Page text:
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15 May, 1770

 

On 15 May, 1770, James Cook wrote “we made all the sail we could having the advantage of a fresh gale and fine weather. At 9 oClock being about a League from the land we saw upon it People and smook in several places... A tolerable high point of land bore NWBW distant 3 Miles --- this point I named Cape Byron... we steerd North along shore untill sun-set at which time we discoverd breakers ahead and on our larboard [port] bow, being at this time in 20 fathom water and about 5 Miles from the land. Hauld off east untill 8 oClock at which time we had run 8 Miles and had increased our depth of water to 44 fathoms. We than brought too with her head to the Eastward and lay on this tack untill 10 o'Clock when having increased our soundings to 78 fathoms we wore and lay with her head in shore”.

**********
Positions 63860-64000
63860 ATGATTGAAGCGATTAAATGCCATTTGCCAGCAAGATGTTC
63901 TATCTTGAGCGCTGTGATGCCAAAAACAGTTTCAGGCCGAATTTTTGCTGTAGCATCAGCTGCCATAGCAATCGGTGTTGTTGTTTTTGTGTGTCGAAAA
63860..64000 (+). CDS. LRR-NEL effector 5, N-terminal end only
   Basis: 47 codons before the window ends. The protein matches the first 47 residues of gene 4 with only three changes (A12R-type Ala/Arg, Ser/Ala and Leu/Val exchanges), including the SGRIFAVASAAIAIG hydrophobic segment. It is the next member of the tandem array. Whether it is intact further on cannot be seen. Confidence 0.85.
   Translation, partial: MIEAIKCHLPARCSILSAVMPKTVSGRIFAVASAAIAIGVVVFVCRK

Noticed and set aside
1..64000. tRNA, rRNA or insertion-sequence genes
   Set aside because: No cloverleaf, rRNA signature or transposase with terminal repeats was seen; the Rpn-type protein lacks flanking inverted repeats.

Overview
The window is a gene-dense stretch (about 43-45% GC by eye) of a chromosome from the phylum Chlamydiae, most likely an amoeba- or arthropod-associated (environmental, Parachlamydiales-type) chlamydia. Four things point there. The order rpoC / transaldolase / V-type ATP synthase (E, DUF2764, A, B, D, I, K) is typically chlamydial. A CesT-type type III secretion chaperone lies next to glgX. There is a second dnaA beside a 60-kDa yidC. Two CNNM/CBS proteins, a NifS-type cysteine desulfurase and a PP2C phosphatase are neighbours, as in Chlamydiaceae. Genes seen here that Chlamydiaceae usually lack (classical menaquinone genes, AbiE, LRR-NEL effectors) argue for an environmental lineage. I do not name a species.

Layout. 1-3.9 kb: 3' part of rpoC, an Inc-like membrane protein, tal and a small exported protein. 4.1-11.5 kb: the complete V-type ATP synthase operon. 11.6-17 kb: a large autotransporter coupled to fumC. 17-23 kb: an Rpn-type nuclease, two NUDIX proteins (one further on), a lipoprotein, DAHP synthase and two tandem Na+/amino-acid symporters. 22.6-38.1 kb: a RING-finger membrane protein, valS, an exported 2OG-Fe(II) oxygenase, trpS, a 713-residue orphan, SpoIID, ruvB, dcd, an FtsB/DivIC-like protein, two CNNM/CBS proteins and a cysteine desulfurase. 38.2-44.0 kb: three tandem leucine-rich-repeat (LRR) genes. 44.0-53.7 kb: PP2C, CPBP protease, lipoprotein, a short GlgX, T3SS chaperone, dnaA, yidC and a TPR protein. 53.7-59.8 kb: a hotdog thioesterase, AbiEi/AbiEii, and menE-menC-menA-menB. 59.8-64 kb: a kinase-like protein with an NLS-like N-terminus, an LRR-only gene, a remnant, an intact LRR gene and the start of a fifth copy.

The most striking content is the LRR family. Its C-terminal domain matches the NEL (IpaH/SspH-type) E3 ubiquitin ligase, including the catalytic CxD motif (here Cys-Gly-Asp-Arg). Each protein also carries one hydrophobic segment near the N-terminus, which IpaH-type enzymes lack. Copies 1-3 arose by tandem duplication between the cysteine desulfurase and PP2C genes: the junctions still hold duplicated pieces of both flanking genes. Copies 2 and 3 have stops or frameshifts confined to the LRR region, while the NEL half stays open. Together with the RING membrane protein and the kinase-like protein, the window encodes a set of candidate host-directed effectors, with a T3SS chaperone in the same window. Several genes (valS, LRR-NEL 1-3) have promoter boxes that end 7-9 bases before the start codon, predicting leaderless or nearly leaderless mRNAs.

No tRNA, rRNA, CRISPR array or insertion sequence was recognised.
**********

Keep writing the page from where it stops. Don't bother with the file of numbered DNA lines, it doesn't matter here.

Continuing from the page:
Joseph Banks wrote “Wind continued fair, a brisk breeze. The land in the Morning was high but before noon it became lower and was in general well wooded. Some people were seen, about 20, each of which carried upon his back a large bundle of something which we conjecturd to be palm leaves for covering their houses; we observd them with glasses for near an hour during which time they walkd upon the beach and then up a path over a gently sloping hill, behind which we lost sight of them. Not one was once observd to stop and look towards the ship; they pursued their way in all appearance intirely unmovd by the neighbourhood of so remarkable an object as a ship must necessarily be to people who have never seen one. The Thermometer was at 60 which rather pinchd us. In the evening two small turtle were seen. At sun set a remarkable peakd hill [Mount Warning] was in sight 5 or 6 Leagues of in the countrey, which about it was well wooded and lookd beautifull as well as fertile. We were fortunate enough just at this time to descry breakers ahead laying in the very direction in which the ship saild; on this we went upon a wind and after making a sufficient offing brought too, but it blowing rather fresh and a great sea running made the night rather uncomfortable.

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